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instances has some symbolical meaning which the lower one, treated simply as the partner of the sun, does not express.

What this is, may be learnt from the Atharva Veda (ix, 6), which mentions Sōma, the God who is called Chandramas' [the moon]. Sōma is still one of the synonyms meaning the moon. The Rig Veda is in agreement with this, and also refers to Sōma as the moon. It says of Sōma, ' He follows the Wide-strider's [the sun's] rapid movement. . . . He with the sharpened horns brings forth abundance; the Silvery shines by night, by day the Golden' (ix, 79, 9). Sōma is also referred to as 'Subduing our assailants, chasing the demons hard to be encountered' (ix, 110, 12). We also expressly learn of him that 'The mighty takes his seat, and Sōma, ever watchful, guards from fiend and evil sprite. Gold-hued he makes the cloud his diadem, the milk his carpet in both worlds, and prayer his robe of state' (ix, 71, 1). One hymn which is addressed to Sōma ends with the words 'Those awful weapons that thou hast, sharpened at point to strike men down-guard us therewith from every foe' (ix, 61, 30). Sōma is also identified with the great demon-slayer Indra :- Indra's self is Pavamāna [Sōma], yea, the Bull' (ix, 5, 7). 'Indu [Sōma] is Indra' (ix, 5, 9).

It is most probably in this aspect, as Sōma, the everwatchful' protector from demoniacal interference, that the crescent is so often placed on the arched buildings represented on the coins, whether they are temples or palaces.

Thus it is seen that in the case of most of the early coins of the East, with its elaborate symbolism (excluding those which were mere imitations of Greek models) care was taken to insert on them emblems, or figures of deities, which were believed to have protective powers against evil spirits, as well as others that were thought to be especially luck-bringing.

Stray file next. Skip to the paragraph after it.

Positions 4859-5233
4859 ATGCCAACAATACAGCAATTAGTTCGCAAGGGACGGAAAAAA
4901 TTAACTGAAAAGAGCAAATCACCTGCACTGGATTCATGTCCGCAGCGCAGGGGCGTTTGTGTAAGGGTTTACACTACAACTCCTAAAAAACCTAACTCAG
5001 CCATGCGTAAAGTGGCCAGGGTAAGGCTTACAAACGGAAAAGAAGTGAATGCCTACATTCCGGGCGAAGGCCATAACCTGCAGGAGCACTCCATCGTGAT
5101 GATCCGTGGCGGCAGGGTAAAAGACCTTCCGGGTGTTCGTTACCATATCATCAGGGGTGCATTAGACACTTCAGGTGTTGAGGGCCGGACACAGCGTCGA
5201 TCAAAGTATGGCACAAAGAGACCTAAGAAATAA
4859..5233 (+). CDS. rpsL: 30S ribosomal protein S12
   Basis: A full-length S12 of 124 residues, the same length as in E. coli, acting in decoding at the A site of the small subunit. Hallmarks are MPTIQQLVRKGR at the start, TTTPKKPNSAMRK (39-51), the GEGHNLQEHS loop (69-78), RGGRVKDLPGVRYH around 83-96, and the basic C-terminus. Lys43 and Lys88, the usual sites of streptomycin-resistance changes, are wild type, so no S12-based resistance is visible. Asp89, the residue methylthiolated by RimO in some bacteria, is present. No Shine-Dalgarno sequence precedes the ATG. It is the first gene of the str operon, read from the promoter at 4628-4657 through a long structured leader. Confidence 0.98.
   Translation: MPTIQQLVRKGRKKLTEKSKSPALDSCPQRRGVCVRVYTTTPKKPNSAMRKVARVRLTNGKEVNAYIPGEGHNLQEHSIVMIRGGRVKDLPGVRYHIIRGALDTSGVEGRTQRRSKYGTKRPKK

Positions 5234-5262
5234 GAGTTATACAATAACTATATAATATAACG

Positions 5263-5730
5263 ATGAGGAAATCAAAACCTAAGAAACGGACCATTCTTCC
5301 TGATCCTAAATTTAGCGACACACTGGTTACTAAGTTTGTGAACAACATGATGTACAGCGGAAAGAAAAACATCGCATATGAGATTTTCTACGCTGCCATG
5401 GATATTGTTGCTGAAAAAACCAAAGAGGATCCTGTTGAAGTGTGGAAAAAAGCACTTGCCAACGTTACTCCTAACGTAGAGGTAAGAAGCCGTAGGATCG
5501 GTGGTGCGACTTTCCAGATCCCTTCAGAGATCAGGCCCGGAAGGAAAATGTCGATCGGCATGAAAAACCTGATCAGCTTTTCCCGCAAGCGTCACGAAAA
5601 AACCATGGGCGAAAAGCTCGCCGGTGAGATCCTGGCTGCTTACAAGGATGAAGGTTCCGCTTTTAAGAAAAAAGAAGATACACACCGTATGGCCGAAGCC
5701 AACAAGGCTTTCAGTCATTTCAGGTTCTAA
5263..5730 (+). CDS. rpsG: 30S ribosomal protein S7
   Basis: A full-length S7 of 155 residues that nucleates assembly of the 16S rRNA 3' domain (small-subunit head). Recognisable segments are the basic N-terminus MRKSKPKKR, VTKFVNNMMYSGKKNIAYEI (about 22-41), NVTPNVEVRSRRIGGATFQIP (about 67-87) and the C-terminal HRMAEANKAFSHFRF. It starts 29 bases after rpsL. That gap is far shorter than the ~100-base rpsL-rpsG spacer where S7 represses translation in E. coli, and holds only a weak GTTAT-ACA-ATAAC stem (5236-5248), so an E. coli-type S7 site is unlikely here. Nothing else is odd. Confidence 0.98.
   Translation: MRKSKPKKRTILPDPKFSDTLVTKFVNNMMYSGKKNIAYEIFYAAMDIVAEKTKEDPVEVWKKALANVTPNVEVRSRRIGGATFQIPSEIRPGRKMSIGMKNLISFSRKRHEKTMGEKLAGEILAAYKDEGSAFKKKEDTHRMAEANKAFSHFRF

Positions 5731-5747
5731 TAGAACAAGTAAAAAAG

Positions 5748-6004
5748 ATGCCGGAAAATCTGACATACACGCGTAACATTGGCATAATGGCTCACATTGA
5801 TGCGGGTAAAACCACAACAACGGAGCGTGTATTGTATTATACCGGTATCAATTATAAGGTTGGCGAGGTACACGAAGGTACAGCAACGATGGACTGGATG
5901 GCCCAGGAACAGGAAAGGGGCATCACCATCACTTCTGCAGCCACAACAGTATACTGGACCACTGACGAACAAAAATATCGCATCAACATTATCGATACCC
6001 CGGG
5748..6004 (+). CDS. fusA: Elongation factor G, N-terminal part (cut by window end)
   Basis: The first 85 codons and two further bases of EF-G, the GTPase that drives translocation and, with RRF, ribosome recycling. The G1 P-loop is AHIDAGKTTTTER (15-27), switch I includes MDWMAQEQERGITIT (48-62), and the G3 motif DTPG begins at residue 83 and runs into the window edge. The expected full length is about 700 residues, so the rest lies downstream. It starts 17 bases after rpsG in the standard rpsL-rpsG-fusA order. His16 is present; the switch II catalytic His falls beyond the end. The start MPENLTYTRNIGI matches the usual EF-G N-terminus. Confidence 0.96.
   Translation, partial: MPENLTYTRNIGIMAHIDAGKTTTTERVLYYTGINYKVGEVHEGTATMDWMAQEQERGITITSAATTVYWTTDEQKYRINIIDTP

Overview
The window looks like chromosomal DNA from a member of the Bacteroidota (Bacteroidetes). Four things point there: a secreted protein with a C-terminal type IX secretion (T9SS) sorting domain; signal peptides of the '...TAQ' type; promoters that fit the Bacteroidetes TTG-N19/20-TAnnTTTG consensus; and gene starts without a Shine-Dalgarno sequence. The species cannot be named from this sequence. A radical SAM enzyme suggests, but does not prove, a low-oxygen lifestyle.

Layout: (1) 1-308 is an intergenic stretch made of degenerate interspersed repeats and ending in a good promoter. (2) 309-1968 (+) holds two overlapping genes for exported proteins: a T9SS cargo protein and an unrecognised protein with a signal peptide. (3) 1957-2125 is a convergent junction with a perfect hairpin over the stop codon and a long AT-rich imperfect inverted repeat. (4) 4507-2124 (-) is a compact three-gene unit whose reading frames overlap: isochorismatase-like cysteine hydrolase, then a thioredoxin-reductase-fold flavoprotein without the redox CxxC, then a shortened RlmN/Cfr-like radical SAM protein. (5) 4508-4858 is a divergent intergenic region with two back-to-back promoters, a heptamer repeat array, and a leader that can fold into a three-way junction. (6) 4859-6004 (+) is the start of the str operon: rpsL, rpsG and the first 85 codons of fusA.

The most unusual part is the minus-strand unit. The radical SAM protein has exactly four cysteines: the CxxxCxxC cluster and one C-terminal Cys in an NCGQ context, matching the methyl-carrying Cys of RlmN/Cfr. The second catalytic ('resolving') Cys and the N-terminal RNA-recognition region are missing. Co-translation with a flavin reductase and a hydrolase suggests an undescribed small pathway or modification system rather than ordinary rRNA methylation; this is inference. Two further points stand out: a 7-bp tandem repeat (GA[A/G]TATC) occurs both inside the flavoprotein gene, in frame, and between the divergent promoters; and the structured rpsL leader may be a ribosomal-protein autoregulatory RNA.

This may furnish the explanation of the other strange punchmarks of the Purānas, the early signification of many of which is known, while that of some is difficult to understand. For instance, there can be little doubt as to the purpose of the following figures on the coins.

The Elephant is at once recognised both as the 'Vahana,'

or riding-animal, of Indra, a persistent enemy of the demons, and as a lucky emblem.1 It is also the Vahana of Ayiyanār, who in India protects villages from nocturnal spirits. The dream of a white elephant was the omen of the birth of the Buddha, Gōtama; and in Ceylon it is still thought to prognosticate the birth of a son, which in India is one of the most fortunate of all occurrences. Miniature elephants of ivory are still sold largely in Ceylon as lucky charms. As I have already mentioned, the elephants' heads projecting from the walling and wāhalkaḍas at the Anuradhapura dagabas were most probably placed there as a protection against evil spiritual influences, and not as mere ornaments.

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Indra, the terrific wielder of the ancient thunder' 2 which was a favourite weapon of the Gods in their wars with evil spirits, whether Titans or others; and Agni, the master of all wealth'; and the Sun-all, according to the Vedas, noted slayers of demons, and those who practised evil magic -were all, but especially the first one, termed 'Bulls' in Vedic times, perhaps because of their irresistible power, which the Bull also symbolised in the Euphrates valley and Egypt. This animal afterwards became the Vahana of Siva, who through his Sakti, or female manifestation, slew the demons

called Asuras.